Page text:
{-# LANGUAGE RebindableSyntax, MonadComprehensions, TransformListComp #-} module Main where import Prelude (Eq, Ord, IO, String, Bool (..), Integer, map, fromInteger, print, odd, undefined, error) import qualified Data.Set as Set import Data.Set (Set) import GHC.Exts (groupWith)
Now let us rebind the monadic combinators that are used in the desugaring translation of standard comprehensions to the set specific versions (I could as well use Ganesh's rmonad package and RMonad instance defined in the package).
return :: a -> Set a return = Set.singleton (>>=) :: (Ord a, Ord b) => Set a -> (a -> Set b) -> Set b s >>= f = Set.fold Set.union Set.empty (Set.map f s) (>>) :: (Ord a, Ord b) => Set a -> Set b -> Set b s1 >> s2 = s1 >>= (\ _ -> s2) guard :: Bool -> Set () guard False = Set.empty guard True = Set.singleton () fail :: String -> Set a fail = error
Now we can use standard monad comprehensions as set comprehensions:
set1 :: Set Integer set1 = Set.fromList [0 .. 9] set2 :: Set Integer set2 = [ x | x <- set1, odd x]
So far everything works as expected for standard monad comprehensions.
Now let us attempt to use monad comprehensions extended with the "then group" clause for sets. Let me rebind the fmap and mgroupWith functions:
fmap :: (Ord a, Ord b) => (a -> b) -> Set a -> Set b fmap = Set.map mgroupWith :: (Ord a, Ord b) => (a -> b) -> Set a -> Set (Set a) mgroupWith f s = Set.fromList (map Set.fromList (groupWith f (Set.toList s)))
and consider the following example that makes use of the "then group" clause:
set3 :: Set (Set Integer) set3 = [ x | x <- set1, then group by x]
For this example the GHC type checker produces the following errors:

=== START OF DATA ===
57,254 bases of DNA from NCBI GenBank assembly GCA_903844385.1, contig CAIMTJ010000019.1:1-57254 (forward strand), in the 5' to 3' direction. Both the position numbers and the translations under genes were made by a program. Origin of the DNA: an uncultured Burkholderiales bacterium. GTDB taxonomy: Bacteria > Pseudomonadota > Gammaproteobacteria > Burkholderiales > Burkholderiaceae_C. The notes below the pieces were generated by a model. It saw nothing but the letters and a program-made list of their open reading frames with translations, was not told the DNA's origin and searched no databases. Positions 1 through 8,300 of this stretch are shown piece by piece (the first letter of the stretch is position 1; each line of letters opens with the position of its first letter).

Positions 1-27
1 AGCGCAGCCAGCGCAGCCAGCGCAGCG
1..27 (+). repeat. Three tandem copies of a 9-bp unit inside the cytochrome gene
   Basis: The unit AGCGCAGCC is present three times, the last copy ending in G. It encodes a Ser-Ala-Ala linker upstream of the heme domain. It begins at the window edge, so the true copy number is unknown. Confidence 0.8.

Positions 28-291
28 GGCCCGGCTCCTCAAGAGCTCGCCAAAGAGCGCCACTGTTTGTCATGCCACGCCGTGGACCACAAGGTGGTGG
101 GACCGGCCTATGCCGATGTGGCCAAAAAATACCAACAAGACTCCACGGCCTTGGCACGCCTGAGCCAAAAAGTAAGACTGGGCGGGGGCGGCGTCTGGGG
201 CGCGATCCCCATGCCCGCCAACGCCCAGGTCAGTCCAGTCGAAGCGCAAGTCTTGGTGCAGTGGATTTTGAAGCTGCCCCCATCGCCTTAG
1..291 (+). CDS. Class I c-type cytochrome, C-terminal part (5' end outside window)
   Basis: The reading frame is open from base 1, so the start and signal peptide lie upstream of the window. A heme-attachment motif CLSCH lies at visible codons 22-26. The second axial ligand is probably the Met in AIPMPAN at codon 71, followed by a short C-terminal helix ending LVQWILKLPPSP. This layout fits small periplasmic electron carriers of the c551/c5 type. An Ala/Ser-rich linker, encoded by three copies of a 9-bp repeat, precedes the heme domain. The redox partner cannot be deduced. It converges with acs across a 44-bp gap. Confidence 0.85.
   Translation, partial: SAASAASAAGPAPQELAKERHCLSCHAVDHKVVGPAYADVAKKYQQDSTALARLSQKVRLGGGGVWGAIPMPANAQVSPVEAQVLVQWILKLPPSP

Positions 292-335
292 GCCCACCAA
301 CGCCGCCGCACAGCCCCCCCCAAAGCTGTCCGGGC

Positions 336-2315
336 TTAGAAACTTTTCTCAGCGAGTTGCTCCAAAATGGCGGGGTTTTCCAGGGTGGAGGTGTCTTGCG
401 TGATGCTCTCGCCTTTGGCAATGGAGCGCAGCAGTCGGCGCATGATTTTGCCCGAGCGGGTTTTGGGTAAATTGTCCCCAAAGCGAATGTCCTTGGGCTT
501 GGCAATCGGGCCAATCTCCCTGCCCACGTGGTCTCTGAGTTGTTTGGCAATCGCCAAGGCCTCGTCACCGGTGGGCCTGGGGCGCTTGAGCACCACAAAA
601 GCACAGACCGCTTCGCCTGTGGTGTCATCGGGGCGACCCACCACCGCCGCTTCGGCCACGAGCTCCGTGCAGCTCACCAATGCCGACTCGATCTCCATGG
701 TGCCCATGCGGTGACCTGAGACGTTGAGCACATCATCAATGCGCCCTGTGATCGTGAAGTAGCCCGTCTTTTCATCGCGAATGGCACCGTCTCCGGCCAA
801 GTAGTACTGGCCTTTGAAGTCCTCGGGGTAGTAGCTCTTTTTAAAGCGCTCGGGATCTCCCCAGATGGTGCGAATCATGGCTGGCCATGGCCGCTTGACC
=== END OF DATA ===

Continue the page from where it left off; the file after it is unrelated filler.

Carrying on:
Set.hs:41:25: No instances for (Ord a, Ord b) arising from a use of `fmap' In the expression: fmap In a stmt of a monad comprehension: then group by x In the expression: [x | x <- set1, then group by x] Set.hs:41:25: No instance for (Ord a) arising from a use of `mgroupWith' In the expression: mgroupWith In a stmt of a monad comprehension: then group by x In the expression: [x | x <- set1, then group by x]
The GHC type checker does not allow constrains to be imposed on the type contained by the monad when the fmap and mgroupWith functions are rebinded.
Simon and Nils, is it possible to relax the restriction when the RebindableSyntax extension is turned on?
Your input on this issue would be very much appreciated as it may pave the way for more useful applications and help to clarify the GHC documentation on rebindable syntax.
Thanks in advance, George
comment:63 Changed 6 years ago by igloo
- Milestone changed from 7.4.1 to 7.2.1
- Priority changed from normal to high
- Status changed from new to patch
comment:64 Changed 6 years ago by simonpj
- Owner set to simonpj
OK I have applied the munzip change. Ian can you merge? That leaves George's question still to be attended to.
Simon
commit 2ceacbc35d9c5f4bc6cbcfa46f64d333f9dc53c7 Author: George Giorgidze <giorgidze@gmail.com> Date: Mon Jul 4 21:01:12 2011 +0200 Move the munzip function in the Zip type class; >--------------------------------------------------------------- Control/Monad/Zip.hs | 14 ++++++++++---- 1 files changed, 10 insertions(+), 4 deletions(-) diff --git a/Control/Monad/Zip.hs b/Control/Monad/Zip.hs index 8c431bd..9d71a53 100644 --- a/Control/Monad/Zip.hs +++ b/Control/Monad/Zip.hs @@ -3,6 +3,7 @@ -- | -- Module : Control.Monad.Zip -- Copyright : (c) Nils Schweinsberg 2011, +-- (c) George Giorgidze 2011 -- (c) University Tuebingen 2011 -- License : BSD-style (see the file libraries/base/LICENSE) -- Maintainer : libraries@haskell.org @@ -40,8 +41,13 @@ class Monad m => MonadZip m where mzipWith :: (a -> b -> c) -> m a -> m b -> m c mzipWith f ma mb = liftM (uncurry f) (mzip ma mb) -instance MonadZip [] where - mzip = zip + munzip :: m (a,b) -> (m a, m b) + munzip mab = (liftM fst mab, liftM snd mab) + -- munzip is a member of the class because sometimes + -- you can implement it more efficiently than the + -- above default code. See Trac #4370 comment by giorgidze -munzip :: MonadZip m => m (a,b) -> (m a, m b) -munzip mab = (liftM fst mab, liftM snd mab) +instance MonadZip [] where + mzip = zip + mzipWith = zipWith + munzip = unzip